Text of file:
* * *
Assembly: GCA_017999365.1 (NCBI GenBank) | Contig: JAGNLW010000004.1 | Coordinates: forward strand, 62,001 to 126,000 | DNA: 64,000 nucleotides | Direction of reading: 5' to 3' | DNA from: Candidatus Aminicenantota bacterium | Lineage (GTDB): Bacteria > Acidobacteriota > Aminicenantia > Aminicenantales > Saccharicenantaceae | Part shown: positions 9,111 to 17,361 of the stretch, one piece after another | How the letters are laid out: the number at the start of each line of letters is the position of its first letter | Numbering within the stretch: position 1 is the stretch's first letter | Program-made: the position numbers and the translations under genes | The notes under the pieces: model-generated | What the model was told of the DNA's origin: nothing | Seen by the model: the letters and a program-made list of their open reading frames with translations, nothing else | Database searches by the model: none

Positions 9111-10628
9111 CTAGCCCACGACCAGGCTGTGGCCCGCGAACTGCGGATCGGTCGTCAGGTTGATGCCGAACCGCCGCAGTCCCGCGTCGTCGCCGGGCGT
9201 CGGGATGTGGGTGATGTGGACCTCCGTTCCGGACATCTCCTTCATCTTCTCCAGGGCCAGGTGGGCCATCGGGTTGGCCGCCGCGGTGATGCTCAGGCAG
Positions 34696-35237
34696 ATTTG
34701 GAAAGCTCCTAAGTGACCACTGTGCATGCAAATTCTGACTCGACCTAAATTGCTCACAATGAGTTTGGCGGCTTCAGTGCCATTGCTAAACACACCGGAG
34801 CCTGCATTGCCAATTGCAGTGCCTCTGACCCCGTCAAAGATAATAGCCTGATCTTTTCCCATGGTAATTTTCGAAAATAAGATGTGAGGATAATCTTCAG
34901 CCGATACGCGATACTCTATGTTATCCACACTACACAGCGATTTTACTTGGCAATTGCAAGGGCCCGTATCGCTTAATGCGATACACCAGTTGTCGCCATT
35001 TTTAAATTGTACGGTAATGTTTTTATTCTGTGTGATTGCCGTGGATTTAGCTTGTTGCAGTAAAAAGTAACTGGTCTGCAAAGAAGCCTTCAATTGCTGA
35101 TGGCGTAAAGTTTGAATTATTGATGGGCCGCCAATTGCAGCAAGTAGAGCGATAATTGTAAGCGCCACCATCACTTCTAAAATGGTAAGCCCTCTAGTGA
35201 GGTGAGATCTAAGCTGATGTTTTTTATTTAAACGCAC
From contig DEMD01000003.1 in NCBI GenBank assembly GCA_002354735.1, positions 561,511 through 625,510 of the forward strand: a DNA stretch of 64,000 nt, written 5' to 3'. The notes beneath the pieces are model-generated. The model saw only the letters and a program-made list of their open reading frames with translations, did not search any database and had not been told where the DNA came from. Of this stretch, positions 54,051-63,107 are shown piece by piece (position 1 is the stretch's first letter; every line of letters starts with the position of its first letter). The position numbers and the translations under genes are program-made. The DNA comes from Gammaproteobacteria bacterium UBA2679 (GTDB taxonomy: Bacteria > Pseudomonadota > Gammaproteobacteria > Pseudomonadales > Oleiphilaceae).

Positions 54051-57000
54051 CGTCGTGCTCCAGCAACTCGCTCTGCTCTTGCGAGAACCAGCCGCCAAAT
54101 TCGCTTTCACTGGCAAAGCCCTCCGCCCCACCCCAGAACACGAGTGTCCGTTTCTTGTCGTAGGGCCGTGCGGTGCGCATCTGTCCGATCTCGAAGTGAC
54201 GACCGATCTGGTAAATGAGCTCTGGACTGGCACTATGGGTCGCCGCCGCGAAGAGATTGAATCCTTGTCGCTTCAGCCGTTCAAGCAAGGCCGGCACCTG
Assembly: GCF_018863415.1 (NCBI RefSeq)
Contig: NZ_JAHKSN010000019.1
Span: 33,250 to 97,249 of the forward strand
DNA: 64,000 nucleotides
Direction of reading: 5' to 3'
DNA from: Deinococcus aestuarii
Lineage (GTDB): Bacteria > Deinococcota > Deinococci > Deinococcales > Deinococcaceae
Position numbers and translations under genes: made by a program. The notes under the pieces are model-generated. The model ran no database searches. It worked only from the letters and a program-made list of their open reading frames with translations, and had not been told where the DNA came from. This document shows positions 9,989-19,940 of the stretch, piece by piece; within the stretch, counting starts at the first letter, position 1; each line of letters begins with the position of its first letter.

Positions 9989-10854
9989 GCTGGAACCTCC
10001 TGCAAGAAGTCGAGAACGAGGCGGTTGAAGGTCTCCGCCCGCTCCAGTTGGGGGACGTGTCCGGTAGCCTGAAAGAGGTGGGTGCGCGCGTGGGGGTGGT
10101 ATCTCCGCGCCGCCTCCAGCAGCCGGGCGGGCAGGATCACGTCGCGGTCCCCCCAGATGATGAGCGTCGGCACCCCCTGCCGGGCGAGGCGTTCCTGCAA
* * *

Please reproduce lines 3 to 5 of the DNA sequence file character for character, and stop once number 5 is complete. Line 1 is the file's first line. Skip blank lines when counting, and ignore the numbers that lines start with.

9111 CTAGCCCACGACCAGGCTGTGGCCCGCGAACTGCGGATCGGTCGTCAGGTTGATGCCGAACCGCCGCAGTCCCGCGTCGTCGCCGGGCGT
9201 CGGGATGTGGGTGATGTGGACCTCCGTTCCGGACATCTCCTTCATCTTCTCCAGGGCCAGGTGGGCCATCGGGTTGGCCGCCGCGGTGATGCTCAGGCAG
Positions 34696-35237